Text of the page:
Into the lion's mouth : the true story of Dusko Popov: World War II spy, patriot, and the real-life inspiration for James Bond / Larry Loftis.
- 1 of 2 copies available at Evergreen Indiana.
0 current holds with 2 total copies.
|Location||Call Number / Copy Notes||Barcode||Shelving Location||Status||Due Date|
|Greenwood Public Library - Greenwood||BIO POPOV (Text)||36626103763108||New Adult Biographies||Available||-|
|Plainfield-Guilford Township Public Library||921 Popov (Text)||31208912456516||new non-fiction||Checked out||11/01/2016|
- ISBN: 9780425281819
- ISBN: 0425281817
- Physical Description: xiii, 368 pages : illustrations, maps ; 24 cm
- Edition: First edition.
- Publisher: New York : Berkley Caliber, 2016.
|Bibliography, etc. Note:|| Includes bibliographical references (pages 287-349) and index.
|Summary, etc.:|| "British double agent Dusko Popov. As an operative for the Abwehr, SD, MI5, MI6, and FBI during World War II, Popov seduced countless women - including agents on both sides - spoke five languages, and was a crack shot, all while maintaining his cover as a Yugoslav diplomat. On a cool August evening in 1941, a Serbian playboy created a stir at Casino Estoril in Portugal by throwing down an outrageously large baccarat bet to humiliate his opponent. The Serbian was a British double agent, and the money - which he had just stolen from the Germans - belonged to the British. From the sideline, watching with intent interest was none other than Ian Fleming. The Serbian was Dusko Popov. As a youngster, he was expelled from his London prep school. Years later he would be arrested and banished from Germany for making derogatory statements about the Third Reich. When World War II ensued, the playboy became a spy, eventually serving three dangerous masters: the Abwehr, MI5 and MI6, and the FBI. On August 10, 1941, the Germans sent Popov to the United States to construct a spy network and gather information on Pearl Harbor. The FBI ignored his German questionnaire, but J. Edgar Hoover succeeded in blowing his cover. While MI5 desperately needed Popov to deceive the Abwehr about the D-Day invasion, they assured him that a return to the German Secret Service Headquarters in Lisbon would result in torture and execution. He went anyway."-- Provided by publisher.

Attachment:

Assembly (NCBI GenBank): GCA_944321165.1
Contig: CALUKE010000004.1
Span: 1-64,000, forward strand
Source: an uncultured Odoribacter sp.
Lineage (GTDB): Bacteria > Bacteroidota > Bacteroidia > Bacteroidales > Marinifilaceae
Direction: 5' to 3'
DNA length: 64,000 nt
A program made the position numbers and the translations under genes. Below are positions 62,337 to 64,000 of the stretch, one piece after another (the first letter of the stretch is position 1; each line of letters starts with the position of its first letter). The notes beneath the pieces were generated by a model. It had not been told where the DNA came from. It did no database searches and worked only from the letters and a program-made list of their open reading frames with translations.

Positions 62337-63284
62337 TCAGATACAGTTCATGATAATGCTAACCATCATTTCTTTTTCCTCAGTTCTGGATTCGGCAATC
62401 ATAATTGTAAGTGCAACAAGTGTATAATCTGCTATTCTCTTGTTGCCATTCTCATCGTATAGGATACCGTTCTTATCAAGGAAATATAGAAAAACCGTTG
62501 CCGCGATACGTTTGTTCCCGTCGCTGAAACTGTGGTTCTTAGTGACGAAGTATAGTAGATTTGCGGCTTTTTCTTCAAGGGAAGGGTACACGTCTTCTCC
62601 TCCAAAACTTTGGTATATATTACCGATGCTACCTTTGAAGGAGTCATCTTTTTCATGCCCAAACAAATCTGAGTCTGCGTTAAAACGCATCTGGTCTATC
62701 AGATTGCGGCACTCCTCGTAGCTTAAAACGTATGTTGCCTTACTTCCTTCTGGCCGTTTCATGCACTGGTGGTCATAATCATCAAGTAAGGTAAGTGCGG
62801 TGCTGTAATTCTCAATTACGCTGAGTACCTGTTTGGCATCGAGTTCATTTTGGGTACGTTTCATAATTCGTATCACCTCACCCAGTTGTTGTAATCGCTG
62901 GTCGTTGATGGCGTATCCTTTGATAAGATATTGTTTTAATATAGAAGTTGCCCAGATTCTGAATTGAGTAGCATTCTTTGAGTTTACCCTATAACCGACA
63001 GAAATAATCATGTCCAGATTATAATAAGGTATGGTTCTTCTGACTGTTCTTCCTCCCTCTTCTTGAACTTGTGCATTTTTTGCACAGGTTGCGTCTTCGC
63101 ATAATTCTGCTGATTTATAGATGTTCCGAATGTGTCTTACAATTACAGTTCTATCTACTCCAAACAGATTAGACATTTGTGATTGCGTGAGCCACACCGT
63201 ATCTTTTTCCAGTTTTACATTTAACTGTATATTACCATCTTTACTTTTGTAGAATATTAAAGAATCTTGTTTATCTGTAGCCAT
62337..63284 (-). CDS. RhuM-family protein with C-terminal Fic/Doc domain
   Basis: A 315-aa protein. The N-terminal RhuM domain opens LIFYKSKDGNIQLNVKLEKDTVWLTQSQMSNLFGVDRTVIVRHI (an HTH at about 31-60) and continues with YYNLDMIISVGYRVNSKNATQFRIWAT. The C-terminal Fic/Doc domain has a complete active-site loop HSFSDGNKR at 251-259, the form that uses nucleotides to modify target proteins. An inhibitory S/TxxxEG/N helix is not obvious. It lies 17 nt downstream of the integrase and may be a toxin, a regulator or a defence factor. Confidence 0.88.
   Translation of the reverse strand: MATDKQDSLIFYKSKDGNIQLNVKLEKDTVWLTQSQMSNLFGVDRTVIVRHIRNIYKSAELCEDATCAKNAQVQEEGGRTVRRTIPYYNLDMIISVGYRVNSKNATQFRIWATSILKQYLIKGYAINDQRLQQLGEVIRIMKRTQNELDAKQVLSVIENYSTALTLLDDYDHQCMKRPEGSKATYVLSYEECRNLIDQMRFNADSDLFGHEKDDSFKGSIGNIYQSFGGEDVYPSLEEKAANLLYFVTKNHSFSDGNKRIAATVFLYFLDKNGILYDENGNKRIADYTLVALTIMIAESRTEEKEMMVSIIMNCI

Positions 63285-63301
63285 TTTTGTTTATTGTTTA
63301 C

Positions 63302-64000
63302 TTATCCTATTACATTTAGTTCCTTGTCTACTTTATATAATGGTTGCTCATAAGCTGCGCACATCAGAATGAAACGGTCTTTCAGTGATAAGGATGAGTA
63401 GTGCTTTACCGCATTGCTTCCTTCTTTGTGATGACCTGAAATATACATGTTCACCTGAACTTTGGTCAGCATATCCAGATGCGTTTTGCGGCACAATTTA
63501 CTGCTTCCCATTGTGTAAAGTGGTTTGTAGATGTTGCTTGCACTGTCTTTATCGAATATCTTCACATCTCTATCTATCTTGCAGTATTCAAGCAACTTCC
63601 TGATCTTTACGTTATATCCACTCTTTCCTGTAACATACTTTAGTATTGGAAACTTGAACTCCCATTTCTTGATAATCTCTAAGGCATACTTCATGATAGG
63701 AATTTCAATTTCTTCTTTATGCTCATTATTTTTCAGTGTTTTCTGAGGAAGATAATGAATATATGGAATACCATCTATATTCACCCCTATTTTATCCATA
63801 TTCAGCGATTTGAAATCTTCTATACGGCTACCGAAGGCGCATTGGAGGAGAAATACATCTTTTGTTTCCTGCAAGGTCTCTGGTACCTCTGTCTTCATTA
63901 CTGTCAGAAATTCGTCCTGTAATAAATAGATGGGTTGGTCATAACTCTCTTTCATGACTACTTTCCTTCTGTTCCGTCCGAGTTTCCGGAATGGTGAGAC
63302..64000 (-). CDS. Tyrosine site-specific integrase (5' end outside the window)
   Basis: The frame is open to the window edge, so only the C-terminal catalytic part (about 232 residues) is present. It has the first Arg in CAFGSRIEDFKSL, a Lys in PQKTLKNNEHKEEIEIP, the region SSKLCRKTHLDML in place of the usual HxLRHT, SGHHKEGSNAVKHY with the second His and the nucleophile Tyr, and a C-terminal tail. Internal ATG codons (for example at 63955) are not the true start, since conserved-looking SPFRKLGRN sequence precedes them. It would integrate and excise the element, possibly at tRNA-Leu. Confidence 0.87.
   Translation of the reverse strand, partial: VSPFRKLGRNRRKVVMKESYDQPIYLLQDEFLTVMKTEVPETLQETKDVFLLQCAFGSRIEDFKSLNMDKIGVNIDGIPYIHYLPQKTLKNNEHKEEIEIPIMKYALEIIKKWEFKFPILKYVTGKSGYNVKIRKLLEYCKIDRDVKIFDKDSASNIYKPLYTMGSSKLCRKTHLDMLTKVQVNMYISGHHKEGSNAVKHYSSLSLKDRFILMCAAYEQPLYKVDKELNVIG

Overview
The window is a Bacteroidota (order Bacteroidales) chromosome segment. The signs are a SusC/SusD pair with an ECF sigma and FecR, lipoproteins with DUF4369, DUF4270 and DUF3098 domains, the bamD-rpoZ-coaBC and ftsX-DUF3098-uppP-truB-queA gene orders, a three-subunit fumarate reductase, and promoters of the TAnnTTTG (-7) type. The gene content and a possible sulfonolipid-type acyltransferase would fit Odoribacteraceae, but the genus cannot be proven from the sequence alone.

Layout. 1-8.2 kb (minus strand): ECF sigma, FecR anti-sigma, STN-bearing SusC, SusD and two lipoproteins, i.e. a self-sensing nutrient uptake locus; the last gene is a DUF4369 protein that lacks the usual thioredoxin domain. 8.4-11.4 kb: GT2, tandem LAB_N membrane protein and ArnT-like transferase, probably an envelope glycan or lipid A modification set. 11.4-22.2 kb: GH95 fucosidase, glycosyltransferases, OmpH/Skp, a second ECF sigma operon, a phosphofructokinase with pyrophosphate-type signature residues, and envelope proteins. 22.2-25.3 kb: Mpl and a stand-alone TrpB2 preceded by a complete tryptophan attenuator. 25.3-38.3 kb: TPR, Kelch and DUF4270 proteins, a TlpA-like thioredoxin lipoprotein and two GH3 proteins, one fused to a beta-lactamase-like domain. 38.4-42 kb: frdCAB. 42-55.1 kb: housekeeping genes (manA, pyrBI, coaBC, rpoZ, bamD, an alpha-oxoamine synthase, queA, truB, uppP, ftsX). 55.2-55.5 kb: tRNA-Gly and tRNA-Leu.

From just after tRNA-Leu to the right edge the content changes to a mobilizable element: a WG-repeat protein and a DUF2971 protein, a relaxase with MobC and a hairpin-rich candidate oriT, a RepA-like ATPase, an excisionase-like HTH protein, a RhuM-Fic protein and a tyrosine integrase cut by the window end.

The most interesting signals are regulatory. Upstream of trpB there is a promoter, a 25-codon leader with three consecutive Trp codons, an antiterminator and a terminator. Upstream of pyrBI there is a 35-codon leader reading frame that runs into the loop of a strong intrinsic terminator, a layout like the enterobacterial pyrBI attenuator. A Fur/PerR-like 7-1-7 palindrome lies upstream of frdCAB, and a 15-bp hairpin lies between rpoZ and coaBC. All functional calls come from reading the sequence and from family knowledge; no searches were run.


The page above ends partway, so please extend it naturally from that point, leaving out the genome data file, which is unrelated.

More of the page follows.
Search for related items by subject